UPDATE 4:49 p.m. PST: The judge has DENIED a prosecution request to introduce journal entries by Steven Powell, with one exception: one where he writes about taking pictures of young girls.
The judge says he is concerned about the entries prejudicing the jury. Many of those entries deal with Susan Cox Powell, and Steven Powell's infatuation with her.
The trial will begin with opening statements tomorrow morning. The first witnesses, including a Pierce Co. Sheriff's detective and the mother of two young girls that Steven Powell is accused of photographing, will testify tomorrow.
UPDATE 4:19 p.m. PST: Judge Culpepper seated the jury, gave them instructions and released them for the day.
He said he will rule on whether or not to admit Steven Powell's journal entries about Susan Cox Powell after a brief recess.
UPDATE 3:50 p.m. PST: We have a jury, Judge Culpepper announces. The jury of 12 (plus two alternates) is comprised of seven men and seven women. They all appear to range in age from 30s to 50s. Two of the jurors are African-American, the rest appear to be white.
UPDATE 3:39 p.m. PST: Lawyers are huddling, comparing lists to pick the jury. It looks like we're very close now.
UPDATE 3:19 p.m. PST: The attorneys have finished questioning the jury. Now they select the 12 people (and two alternates).
"Don't take it personally!" Judge Culpepper told the prospective jurors if they are not selected for the jury.
UPDATE 3:08 p.m. PST: "I'm old school. There's two sides to every story," a man says when asked how he would feel about serving on the Steven Powell jury.
"I think I would be pretty fair," another woman said.
Prosecutors finished questioning the jury pool. Defense attorney Travis Currie asked a few more questions.
"The defense does not have to put on any evidence AT ALL," Currie told the room. "Anyone got a problem with that?"
No hands went up.
UPDATE 2:31 p.m. PST: The Pierce Co. Superior Court has just released some of the filings made within the past day in the Steven Powell trial.
Read the state's response to a defense motion to dismiss the child pornography charge.(Note: the charge was dropped by the judge yesterday.)
Read the defense's memorandum discussing various pre-trial motions. This filing includes their arguments over not allowing his journal entries about Susan Cox Powell into court. Some of those motions are still pending before the judge.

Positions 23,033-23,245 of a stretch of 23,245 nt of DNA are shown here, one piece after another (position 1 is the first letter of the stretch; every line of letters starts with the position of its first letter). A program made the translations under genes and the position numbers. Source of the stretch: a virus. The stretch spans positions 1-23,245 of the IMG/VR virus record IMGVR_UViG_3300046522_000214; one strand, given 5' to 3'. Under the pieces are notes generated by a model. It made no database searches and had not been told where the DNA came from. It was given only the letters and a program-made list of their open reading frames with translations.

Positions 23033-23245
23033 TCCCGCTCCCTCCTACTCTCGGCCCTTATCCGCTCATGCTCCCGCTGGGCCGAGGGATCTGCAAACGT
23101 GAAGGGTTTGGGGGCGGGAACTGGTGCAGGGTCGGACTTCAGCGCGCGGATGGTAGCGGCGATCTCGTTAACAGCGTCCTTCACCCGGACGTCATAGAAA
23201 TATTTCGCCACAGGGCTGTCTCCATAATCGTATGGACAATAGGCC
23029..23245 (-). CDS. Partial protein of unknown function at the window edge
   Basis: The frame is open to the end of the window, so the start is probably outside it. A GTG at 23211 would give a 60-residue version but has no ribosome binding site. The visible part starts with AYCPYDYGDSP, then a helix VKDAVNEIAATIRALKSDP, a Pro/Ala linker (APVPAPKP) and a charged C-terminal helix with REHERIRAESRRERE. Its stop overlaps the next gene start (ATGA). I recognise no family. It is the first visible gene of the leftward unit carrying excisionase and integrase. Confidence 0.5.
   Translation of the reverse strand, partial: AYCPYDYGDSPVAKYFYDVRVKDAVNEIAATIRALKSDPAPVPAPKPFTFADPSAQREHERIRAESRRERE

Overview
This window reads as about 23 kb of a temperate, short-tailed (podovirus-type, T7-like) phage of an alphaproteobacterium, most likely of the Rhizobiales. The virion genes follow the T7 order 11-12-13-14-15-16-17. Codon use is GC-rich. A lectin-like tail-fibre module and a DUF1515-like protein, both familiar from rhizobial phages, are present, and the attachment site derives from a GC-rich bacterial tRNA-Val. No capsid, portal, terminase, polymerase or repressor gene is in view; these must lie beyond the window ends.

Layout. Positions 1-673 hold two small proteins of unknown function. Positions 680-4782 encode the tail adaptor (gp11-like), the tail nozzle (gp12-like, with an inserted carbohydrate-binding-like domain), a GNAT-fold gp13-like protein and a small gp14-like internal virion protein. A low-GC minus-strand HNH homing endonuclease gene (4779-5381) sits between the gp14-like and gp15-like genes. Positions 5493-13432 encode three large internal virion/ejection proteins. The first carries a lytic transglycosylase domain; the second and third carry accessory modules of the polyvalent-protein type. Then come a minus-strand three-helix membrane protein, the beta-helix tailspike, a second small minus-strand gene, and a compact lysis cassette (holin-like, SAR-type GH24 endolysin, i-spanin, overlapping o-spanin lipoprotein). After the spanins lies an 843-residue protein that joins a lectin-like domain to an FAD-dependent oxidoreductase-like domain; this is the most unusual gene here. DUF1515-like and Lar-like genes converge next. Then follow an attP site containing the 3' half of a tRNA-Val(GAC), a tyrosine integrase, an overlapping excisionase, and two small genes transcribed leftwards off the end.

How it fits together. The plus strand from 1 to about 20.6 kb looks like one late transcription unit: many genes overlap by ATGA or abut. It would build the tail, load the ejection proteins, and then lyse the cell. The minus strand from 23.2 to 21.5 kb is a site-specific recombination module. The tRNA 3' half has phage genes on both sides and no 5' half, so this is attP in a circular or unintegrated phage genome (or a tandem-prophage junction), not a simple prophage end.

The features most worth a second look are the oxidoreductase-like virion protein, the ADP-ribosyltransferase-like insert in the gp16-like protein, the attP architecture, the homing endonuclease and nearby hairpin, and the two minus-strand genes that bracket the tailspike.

Read a declaration of one of the prosecutors, discussing what is on a disc seized by police that they claim contains thousands of images. Some of the videos are of Susan Cox Powell, filmed without her knowledge, prosecutors claim. (WARNING: the content is GRAPHIC.)
UPDATE 2:12 p.m. PST: Prosecutor Bryce Nelson asks the crowd how many were "excited" to get a jury summons. Some hands shoot up.
"Something new," a woman says.
"It's an honor to serve," another prospective juror says.
How many dreaded it? Some hands go up.
"We have a vacation coming up," another juror said.
"Surprisingly, it's not what you think," a man said. "I hate the thought of driving downtown and finding a parking place!"
When they found out they would be on the Steven Powell trial jury?
"I feel honored," a woman said.
UPDATE 2:02 p.m. PST: A prospective juror who heard a radio report on the Steven Powell trial and the child pornography charge being dismissed is being questioned.
Juror #11 saw a newspaper website's headline about a charge being dismissed. Juror #18 heard a radio report. Juror #29 saw a TV report on the trial at his mom's house. Like the others, he remains in the jury pool.
Juror #30 closed a website headline as soon as he saw it pop up.
"Talk real fast. Not kidding," Judge Culpepper told lawyers who said they still have many more questions for the jury pool.